Ducati’s Monster 821 (MSRP $13,395 CDN) was a controversial pivot for the Bologna brand, as it moved the Monster line away from their iconic 2 valve-per-cylinder air cooled motors (the latest contingent were the 696, 796 and 1100 variants which were later brought back in the Scrambler and later, the Monster 797). So, what did Ducati achieve in creating a liquid cooled middleweight Monster and how does it stack up against its modern day middleweight competition?
Ducati’s move to liquid cooling its middleweight Monster wasn’t entirely their own doing. Making competitive power from air cooled motors has become increasingly difficult with today’s emission compliance legislation and as such, Ducati’s hand was forced in this direction. Introduced in 2015, the Monster 821 shares its motor with the Hypermotard 821 (now replaced by the Hypermotard 939). The motor is of the tried and true Testastretta 11 degree lineage and produces about 95HP and 56 lb-ft of torque at the wheel. It features an increased valve service interval of 30,000 kms which is in line with Ducati’s prerogative of reducing cost of ownership when matched with a 2 year, unlimited mileage warranty.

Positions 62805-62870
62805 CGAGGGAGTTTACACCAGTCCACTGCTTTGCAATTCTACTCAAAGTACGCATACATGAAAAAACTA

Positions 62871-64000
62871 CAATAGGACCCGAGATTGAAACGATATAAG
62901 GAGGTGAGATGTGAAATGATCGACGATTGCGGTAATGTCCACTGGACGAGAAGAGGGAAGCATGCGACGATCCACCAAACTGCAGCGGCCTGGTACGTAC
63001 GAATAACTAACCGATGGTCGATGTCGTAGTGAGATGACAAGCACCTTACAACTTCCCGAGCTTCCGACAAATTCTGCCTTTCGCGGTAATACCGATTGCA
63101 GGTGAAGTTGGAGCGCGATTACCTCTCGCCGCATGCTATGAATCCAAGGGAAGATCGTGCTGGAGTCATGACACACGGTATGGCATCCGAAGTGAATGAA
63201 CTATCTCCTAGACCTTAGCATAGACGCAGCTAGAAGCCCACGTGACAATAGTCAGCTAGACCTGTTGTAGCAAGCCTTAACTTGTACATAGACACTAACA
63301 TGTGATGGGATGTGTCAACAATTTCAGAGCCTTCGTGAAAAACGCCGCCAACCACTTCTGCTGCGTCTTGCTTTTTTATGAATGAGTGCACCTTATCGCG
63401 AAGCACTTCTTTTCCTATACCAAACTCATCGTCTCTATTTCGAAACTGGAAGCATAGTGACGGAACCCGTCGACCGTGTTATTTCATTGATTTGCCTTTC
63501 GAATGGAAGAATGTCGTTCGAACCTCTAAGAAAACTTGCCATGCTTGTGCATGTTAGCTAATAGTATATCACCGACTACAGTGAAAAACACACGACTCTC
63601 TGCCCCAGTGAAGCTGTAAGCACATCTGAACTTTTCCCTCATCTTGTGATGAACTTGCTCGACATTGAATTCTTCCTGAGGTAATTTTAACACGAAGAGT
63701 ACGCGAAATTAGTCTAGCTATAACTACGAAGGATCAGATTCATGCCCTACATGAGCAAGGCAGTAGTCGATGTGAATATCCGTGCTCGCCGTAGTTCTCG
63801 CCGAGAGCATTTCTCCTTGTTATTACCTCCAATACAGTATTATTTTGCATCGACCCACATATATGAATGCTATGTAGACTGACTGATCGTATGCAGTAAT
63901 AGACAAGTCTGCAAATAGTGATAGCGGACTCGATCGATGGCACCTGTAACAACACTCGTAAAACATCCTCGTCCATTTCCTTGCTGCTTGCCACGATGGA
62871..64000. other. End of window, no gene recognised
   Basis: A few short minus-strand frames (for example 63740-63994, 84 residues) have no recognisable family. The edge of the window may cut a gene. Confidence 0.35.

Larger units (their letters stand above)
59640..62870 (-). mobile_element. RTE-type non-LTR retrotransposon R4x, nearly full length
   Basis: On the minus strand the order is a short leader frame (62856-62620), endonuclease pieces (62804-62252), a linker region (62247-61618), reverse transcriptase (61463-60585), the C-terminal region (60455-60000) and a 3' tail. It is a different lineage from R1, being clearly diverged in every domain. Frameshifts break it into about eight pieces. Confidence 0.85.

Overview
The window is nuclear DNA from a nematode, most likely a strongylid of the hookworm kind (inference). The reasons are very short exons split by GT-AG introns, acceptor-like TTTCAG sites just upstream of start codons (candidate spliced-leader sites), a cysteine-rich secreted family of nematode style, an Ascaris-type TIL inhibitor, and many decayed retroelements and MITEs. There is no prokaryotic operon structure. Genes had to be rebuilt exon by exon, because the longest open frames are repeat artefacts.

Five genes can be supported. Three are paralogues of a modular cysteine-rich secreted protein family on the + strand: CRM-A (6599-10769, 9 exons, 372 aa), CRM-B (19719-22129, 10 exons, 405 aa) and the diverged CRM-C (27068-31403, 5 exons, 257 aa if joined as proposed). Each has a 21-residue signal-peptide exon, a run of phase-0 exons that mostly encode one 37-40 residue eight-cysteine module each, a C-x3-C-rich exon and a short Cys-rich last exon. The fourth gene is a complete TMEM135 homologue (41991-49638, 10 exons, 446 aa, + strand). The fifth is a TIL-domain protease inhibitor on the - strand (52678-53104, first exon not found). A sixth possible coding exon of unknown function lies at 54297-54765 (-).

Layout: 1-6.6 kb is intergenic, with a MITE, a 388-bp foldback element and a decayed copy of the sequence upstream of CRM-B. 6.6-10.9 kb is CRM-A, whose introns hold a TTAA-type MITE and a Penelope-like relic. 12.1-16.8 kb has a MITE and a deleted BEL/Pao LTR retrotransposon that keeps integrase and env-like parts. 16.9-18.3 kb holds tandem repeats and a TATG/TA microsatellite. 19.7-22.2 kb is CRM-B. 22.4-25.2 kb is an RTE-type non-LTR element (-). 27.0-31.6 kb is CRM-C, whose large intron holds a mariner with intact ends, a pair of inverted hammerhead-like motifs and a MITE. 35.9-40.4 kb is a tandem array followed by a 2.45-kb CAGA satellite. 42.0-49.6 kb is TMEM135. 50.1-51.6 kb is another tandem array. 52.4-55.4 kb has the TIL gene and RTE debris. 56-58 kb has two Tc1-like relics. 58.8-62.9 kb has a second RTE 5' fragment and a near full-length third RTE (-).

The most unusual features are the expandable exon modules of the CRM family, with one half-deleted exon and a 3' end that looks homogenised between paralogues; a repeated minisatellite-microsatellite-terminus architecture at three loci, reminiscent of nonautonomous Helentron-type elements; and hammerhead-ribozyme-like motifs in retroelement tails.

In terms of real-world performance, the motor feels equally torque-rich, if a little less rev-happy than the outgoing air-cooled mills of yore. As evidenced by the dyno chart, there’s relatively abundant torque from 4,500 RPM and little reward to be found by revving the motor beyond 9,000 RPM to it 10,250 RPM redline. The result is a bike that is easy to ride in most street riding scenarios and prefers being short-shifted when the pace picks up.